Since I’ve moved from software development to engineering management, I have a lot more tasks popping up during the day and a lot of unsorted ongoing work. Obviously I don’t have the time to do everything right away, so I needed to find a way to handle this ongoing flow of short term topics.
- Is optimised for short tasks needing to be completed within a couple of weeks
- Does not require a computer since I don’t want to always be carrying a computer with me
- Does not require a phone since I don’t like typing on a phone
- Allows me to simply push back tasks
- Is easily browsable and retains history of modifications
- Does not require much time to setup and maintain
Notebooks & Lists
When working I always use small notebooks (9x14cm) and a 4 colors pen. To facilitate future reading, I write the date I start using a new notebook on the first page. A notebook usually lasts me a couple of weeks because I also use them to write down ideas and discuss with other people.
Here is how I keep track of tasks by using a notebook:
- I write in blue the tasks as they come on a single page. If the task is really important, I circle it in red.
- When I complete a task, I cross it off in blue.
- Once the page gets full, I take 5 to 10 minutes to copy what is not yet completed to a new page. At this point I can decide not to copy a task if I consider it shouldn’t be in my short term scope. If that’s the case, I make a small note in black explaining why.
- If I decide that a task still needs to be done but has a larger scope than expected, I’ll move it to another backlog, usually a Trello board.
- When a page has been copied, I cross it in black to make it clear that it’s an old version.
How It Looks
This is an old page since it is crossed in black. Here reading the PR was an important task that I completed. I also completed 3 other tasks, but I decided to not work on the budget email because it was delayed. Finally 3 tasks were copied to another page to be completed later.
At first glance, copying your entire todo list every couple of days doesn’t seem very efficient, but it allows me to stop for a few minutes and reconsider my priorities. This is why I use small notebooks so that the pages fill quicker and I have to do some frequent backlog tending to figure out what I really should be doing.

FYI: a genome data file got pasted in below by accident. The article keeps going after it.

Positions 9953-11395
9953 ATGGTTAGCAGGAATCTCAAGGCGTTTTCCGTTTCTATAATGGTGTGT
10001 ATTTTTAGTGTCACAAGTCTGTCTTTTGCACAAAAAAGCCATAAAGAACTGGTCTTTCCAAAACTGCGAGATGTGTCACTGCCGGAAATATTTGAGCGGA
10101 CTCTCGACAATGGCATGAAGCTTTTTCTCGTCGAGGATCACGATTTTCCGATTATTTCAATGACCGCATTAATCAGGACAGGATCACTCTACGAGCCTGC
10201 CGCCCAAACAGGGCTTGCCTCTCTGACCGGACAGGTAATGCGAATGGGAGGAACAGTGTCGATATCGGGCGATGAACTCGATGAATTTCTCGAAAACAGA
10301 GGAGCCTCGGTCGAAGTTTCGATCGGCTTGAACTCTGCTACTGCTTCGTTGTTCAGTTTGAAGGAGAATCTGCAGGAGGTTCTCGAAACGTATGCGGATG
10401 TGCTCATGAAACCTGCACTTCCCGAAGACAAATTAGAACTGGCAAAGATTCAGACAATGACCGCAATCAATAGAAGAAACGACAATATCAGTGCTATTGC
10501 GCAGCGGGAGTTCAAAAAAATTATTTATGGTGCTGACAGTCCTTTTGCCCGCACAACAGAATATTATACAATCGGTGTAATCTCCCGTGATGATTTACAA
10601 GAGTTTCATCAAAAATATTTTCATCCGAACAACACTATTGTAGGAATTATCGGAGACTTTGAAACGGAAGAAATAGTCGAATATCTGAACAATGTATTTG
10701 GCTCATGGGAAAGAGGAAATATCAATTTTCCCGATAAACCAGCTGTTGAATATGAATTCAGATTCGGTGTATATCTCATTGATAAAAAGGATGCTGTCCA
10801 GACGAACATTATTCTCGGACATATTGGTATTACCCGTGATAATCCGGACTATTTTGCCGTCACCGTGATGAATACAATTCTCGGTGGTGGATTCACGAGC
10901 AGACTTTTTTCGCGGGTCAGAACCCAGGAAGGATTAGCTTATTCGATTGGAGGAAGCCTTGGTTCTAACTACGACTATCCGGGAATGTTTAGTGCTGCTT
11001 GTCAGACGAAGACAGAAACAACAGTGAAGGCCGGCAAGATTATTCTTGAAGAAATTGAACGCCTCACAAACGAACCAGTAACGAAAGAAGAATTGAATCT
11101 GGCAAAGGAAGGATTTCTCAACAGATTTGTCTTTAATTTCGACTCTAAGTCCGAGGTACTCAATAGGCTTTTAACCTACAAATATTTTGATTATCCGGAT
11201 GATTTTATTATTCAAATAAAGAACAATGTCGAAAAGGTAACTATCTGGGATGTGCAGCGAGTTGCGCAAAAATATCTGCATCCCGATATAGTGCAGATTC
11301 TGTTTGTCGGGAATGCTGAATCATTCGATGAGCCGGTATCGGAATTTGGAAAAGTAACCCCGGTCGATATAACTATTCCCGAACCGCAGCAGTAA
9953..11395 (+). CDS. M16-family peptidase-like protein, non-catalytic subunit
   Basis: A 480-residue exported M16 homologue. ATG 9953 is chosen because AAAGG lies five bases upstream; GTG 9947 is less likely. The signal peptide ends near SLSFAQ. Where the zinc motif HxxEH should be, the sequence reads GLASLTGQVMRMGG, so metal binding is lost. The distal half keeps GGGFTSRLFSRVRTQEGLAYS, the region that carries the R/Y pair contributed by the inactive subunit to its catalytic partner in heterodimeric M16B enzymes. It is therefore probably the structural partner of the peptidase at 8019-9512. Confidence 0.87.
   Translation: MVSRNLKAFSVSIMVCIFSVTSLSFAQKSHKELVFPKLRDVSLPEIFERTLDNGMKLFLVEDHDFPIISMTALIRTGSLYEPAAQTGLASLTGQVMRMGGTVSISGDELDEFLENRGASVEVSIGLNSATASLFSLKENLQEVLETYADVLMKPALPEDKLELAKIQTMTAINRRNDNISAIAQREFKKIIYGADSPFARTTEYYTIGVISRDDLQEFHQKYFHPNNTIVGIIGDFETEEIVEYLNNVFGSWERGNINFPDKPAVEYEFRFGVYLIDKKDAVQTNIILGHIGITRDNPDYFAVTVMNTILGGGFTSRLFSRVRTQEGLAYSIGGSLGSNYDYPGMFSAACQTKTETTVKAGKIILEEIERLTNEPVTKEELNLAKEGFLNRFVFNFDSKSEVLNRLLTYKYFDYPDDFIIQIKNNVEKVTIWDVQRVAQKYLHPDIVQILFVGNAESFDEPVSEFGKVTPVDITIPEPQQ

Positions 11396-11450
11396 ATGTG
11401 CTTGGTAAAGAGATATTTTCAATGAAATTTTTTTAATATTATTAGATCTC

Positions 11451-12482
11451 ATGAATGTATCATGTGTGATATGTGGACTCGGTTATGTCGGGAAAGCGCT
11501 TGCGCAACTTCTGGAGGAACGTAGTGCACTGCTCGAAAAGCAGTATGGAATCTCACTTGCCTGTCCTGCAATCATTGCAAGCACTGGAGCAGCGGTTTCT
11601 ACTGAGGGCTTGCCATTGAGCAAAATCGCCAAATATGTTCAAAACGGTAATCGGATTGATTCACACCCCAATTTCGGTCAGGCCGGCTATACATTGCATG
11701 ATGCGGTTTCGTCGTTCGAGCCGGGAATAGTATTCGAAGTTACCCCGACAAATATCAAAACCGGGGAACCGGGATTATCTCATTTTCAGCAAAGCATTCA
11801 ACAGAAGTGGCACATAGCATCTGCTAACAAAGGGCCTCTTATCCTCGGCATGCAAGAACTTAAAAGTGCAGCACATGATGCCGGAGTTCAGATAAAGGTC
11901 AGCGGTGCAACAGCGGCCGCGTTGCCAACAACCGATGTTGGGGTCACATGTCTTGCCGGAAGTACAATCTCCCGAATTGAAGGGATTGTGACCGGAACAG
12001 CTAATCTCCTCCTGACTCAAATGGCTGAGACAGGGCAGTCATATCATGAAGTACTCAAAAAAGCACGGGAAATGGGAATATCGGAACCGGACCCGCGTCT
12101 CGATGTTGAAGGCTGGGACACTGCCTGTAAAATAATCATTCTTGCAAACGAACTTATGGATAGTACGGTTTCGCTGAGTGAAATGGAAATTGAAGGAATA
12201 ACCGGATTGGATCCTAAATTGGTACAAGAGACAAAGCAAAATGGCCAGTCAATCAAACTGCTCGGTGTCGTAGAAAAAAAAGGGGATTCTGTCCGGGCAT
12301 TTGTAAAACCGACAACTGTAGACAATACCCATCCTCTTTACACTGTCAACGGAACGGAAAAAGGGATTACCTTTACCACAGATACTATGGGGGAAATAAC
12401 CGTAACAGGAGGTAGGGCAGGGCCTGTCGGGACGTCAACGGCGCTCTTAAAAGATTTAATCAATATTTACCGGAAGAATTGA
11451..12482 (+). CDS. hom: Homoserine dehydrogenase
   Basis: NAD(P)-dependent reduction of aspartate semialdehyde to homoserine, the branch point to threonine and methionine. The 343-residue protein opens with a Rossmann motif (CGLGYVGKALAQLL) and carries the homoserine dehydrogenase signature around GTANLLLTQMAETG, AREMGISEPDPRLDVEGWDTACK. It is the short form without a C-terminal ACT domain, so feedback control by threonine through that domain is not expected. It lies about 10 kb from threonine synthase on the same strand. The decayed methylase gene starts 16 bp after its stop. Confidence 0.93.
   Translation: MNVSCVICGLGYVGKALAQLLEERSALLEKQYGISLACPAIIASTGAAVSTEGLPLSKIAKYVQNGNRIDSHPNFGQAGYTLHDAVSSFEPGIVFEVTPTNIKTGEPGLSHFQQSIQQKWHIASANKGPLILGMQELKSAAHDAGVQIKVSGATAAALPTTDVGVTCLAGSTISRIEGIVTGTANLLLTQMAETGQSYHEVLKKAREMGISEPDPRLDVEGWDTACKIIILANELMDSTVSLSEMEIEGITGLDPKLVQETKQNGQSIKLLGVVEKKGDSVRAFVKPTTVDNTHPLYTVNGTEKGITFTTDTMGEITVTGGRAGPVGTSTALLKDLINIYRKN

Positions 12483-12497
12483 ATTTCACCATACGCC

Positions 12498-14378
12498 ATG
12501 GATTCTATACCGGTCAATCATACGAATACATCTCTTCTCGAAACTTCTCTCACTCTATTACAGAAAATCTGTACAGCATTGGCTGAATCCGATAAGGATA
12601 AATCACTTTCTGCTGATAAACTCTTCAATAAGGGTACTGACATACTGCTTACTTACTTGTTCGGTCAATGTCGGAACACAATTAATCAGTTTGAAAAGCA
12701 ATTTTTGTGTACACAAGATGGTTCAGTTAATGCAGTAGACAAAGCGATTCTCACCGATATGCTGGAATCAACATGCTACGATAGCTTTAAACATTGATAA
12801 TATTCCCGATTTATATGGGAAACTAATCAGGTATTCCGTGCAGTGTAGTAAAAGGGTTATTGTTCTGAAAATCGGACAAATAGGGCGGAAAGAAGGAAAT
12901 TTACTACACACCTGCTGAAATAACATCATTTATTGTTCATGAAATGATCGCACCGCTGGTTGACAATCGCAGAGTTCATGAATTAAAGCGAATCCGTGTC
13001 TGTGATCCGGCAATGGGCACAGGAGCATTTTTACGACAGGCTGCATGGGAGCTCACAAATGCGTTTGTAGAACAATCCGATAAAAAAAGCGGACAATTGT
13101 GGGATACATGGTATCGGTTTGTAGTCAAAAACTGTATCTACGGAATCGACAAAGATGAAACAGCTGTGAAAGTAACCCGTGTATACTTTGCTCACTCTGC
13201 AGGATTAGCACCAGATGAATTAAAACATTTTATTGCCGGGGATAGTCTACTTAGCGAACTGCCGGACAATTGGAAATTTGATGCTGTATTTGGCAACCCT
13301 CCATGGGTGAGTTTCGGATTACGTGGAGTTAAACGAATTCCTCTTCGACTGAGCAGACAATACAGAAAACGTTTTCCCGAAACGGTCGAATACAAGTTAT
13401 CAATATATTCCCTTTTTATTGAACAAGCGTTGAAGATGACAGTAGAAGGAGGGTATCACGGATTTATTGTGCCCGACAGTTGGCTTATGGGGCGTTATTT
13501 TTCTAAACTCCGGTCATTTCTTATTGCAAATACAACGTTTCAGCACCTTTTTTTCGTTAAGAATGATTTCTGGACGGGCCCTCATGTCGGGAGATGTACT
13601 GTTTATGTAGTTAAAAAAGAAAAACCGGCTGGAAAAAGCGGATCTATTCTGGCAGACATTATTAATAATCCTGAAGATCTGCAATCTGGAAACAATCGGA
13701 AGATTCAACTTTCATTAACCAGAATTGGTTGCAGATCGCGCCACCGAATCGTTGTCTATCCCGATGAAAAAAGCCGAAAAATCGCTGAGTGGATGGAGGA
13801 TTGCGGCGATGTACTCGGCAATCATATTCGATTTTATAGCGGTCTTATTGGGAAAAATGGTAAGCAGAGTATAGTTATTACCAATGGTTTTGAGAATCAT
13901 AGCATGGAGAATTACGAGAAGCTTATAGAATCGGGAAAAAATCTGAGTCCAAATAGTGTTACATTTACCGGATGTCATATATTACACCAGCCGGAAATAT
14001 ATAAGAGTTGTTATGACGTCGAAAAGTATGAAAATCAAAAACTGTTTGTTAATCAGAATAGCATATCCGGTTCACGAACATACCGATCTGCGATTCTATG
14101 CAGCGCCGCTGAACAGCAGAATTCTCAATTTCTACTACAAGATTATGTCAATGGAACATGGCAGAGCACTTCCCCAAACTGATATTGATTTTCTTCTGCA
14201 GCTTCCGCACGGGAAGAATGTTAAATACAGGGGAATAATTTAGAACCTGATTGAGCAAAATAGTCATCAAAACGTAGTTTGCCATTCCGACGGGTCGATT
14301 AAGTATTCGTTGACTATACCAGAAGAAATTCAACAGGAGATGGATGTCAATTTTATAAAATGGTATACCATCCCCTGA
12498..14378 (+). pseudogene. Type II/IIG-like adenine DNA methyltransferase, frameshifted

If I have dozens of items, it will be a pain to write again. This is usually a sign that I’m overcommitted or that I let very small tasks pile up. Instead of copying them, I’ll delegate or do them if they take less than 5 minutes. I can also decide to not do the task at all.
All this is somewhat inspired by the way Kanban has a limit on certains columns.
Cleaning Up Very Small Tasks
I often notice that I need to do a few very small tasks that would take less than 5 minutes to complete. These tasks usually end up costing more time and energy when you let them wait for a while, so I found it to be best to either do them quickly or not do them at all.
Doing this frequent backlog tending allows me to just move quicker on this type of task.
Consciously Pushing Back Tasks
If I decide to still do a task, I need to write it again… and it’s way less fun than crossing completed tasks off! However I like the fact that this is a deliberate process. This way, keeping a task in my backlog has a small confort cost to me. It’s easy to leave a task for months in a backlog, but it’s really annoying to have to write the same task over and over.
This situation forces me to stop believing that I’ll eventually complete a given task this week and realise that it will never be a priority. This way my backlog is really what I’m going to do next, not a long list of outdated ideas.
Easily Readable History
When going back through a notebook, I can see what tasks I’ve accomplished, what I pushed back and what I decided to never do:
- Task crossed in blue: done
- Black note on a task: abandoned
- Task written a on different pages: pushed back
- Same task circled in red on multiple pages: probably a problem
I can also quickly browse through and visually get a picture of what happened recently, looking at the number of tasks completed or the amount of tasks circled in red.
Committing Information To Memory
I’ve read a lot that writing down notes helps with information retention. I don’t know if it’s generally true, but it’s really the case for me.
Writing and copying tasks allows me to retain more information and keep all the ongoing projects and topics in mind more easily, which helps to make quicker decision. I don’t have to dig into a todo list app to know what I have to do in the next couple of days. I also find it easier to remember what I did a few months back when working this way.
Just like my note taking during 1 on 1 strategy, this methodology has a lot of limits. Paper notes are not searchable, not backed up in the cloud… but I feel like most limitations are not a real issue to me since I only use this for short term tasks, and after a few months the data is really valuable anymore. The only problem I saw so far is when I work remotely and forget to take my notebook with me… but it doesn’t happen often :)
This system is also optimised for tasks that take a day maximum and need to be done short term, this is why I use other strategies for long term projects. I’m ok with not having a unified task system and actually prefer to optimise for the specificity of the short term tasks. However I know that some people enjoy a solution fitting all situations.
Overall, clearly this system is not perfect, and is highly tailored to the way I work, but hopefully this article will still have insights that will help you improve the way you deal with tasks!
Since you scrolled this far, you might be interested in some other things I wrote: